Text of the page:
In order to launch the instance in a VPC subnet you need to edit the details and make sure to enable ‘Launch into a VPC’. Select the private subnet for the Galera instances and the public subnet for the ClusterControl instance.
Select the public subnet.
Select the ‘ClusterControl’ security group.
Save the changed details.
Naming your instances makes is easier to identify it later on.
Next allocate an elastic IP. Instances in the public subnet that do not have an elastic IP are not able to access the internet.
Allocate an elastic IP and associate it to the ClusterControl instance
Go to the ‘Elastic IPs’ in the EC2 dashboard and click on the ‘Allocate New Address’.
Make sure that the selected ‘EIP used in’ says VPC and not EC2.
Associate the IP with the ClusterControl instance.
You should now be able to logon to your ClusterControl instance using ssh.
$ ssh -i <your aws pem> email@example.com
Next launch 3 large instances for the Galera nodes and also make sure to launch it as an “EBS optimized instance” (500 Mbps bandwidth for large instance types) and create an EBS volume to store the database files in order to survive instance reboots. A separate EBS volume is great for taking backups/snapshots etc.
Using an EBS optimized instance should give give you an increase in throughput and a more consistent level of IOPS and latency between the EC2 instance and the EBS volume.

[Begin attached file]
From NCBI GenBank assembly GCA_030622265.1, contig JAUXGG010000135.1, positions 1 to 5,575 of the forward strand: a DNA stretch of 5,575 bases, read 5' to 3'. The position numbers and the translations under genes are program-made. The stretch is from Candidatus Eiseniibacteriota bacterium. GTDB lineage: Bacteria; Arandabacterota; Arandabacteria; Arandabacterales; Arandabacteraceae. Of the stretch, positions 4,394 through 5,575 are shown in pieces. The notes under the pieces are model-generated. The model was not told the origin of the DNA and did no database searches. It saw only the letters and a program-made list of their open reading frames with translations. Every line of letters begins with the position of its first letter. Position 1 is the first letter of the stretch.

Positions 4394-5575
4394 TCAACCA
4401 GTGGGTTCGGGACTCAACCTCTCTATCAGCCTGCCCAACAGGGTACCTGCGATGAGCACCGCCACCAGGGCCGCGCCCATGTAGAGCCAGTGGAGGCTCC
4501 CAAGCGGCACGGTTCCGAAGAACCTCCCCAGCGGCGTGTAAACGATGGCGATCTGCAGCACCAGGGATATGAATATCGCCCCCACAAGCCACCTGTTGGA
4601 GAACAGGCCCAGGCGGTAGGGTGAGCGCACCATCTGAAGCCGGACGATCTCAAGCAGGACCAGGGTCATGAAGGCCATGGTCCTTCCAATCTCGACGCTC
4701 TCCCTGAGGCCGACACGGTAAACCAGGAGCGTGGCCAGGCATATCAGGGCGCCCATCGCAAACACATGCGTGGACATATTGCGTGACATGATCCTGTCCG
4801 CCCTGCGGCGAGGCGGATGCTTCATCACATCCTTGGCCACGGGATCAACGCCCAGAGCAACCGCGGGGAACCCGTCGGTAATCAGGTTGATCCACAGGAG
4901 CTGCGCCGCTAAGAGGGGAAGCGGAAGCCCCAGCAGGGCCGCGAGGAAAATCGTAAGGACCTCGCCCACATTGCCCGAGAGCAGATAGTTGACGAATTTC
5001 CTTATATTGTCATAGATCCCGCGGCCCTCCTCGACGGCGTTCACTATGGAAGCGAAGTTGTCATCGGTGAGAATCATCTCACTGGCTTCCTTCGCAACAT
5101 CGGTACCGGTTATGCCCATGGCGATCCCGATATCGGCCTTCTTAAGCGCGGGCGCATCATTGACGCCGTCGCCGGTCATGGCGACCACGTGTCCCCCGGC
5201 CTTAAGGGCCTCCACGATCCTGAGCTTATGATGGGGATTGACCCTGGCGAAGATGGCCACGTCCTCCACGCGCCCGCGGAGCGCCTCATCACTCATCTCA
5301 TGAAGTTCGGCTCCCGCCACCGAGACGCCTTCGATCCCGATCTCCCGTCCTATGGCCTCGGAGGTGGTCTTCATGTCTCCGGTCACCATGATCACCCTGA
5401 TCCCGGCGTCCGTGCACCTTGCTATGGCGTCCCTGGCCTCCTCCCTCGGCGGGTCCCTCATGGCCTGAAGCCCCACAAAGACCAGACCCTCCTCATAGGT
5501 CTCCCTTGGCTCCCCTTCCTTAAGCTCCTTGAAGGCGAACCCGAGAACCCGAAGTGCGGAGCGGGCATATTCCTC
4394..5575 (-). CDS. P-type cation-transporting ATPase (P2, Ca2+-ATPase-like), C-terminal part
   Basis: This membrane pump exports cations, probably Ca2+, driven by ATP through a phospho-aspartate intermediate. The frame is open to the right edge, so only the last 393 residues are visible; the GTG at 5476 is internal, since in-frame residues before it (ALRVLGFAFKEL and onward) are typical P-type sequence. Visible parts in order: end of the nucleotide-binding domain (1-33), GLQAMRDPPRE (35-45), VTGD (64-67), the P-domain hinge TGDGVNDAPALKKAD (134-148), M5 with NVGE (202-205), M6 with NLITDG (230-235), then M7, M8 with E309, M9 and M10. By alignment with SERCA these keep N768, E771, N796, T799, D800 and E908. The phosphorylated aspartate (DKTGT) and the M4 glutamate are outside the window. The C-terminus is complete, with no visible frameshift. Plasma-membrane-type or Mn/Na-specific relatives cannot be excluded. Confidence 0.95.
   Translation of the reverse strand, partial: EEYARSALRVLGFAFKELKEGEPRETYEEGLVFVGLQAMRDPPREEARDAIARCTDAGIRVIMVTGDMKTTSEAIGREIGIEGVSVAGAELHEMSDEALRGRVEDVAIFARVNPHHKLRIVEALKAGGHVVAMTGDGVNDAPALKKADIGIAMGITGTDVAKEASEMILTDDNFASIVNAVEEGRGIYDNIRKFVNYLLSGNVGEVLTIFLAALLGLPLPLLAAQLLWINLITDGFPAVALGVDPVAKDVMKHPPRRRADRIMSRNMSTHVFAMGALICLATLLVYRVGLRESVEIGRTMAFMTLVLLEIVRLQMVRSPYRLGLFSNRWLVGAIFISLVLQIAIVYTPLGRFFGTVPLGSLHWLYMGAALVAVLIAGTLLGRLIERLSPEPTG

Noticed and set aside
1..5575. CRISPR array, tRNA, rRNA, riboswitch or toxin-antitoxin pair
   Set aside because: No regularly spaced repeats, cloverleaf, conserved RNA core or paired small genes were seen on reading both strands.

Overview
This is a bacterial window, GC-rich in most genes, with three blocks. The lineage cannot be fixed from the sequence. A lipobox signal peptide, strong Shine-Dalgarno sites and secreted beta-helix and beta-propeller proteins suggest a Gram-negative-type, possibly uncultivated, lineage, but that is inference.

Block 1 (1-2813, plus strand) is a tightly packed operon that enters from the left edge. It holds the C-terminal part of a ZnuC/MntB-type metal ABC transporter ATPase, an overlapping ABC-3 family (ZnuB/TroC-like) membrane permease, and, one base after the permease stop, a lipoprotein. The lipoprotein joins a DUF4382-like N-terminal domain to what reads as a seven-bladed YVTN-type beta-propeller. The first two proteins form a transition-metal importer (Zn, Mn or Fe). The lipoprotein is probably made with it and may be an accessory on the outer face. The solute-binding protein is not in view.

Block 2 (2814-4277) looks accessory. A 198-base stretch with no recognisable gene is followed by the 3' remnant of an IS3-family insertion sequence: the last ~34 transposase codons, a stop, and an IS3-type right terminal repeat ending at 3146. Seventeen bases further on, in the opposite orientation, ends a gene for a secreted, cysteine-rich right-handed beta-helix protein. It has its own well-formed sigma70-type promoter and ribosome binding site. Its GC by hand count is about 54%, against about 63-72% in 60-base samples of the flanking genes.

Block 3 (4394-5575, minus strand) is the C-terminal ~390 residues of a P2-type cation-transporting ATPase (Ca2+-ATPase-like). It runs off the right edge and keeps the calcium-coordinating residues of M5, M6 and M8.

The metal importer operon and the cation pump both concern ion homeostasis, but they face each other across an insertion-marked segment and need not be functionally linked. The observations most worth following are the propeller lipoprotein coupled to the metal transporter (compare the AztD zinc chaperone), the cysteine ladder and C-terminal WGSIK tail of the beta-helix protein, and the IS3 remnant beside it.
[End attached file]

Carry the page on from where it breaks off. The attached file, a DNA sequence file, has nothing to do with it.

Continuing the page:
AWS quote: “Provisioned IOPS volumes are designed to deliver within 10% of your provisioned IOPS 99.9% of the time. So for a volume provisioned with 500 IOPS, it volume should deliver at least 450 IOPS 99.9% of the time.”
Select the GaleraCluster security group.
Then add a provisioned IOPS EBS volume with the number of IOPS that you want.
Only a maximum ratio of 10:1 between the IOPS and volume is allowed so for example 10GB volume <=100 IOPS or 200GB <= 200 IOPS
If your database workload is very write intensive and/or if your “hot” data does not fit entirely into your InnoDB buffer pool then you can opt to create a RAID array with a bunch of EBS volumes to increase the throughput for disk-bound workloads.
Since AWS charge per GB used and the number of provisioned IOPS not volumes you could easily create for example 6 EBS volumes and setup a RAID 1+0 stripe.
Save and launch the instance. Repeat for the next two Galera instances.
“Pre-flight check” ClusterControl and Galera instances
Before deploying and bootstrapping the Galera Cluster there are a few pre-requisites that we need to do.
- Copy your AWS key to the ClusterControl instance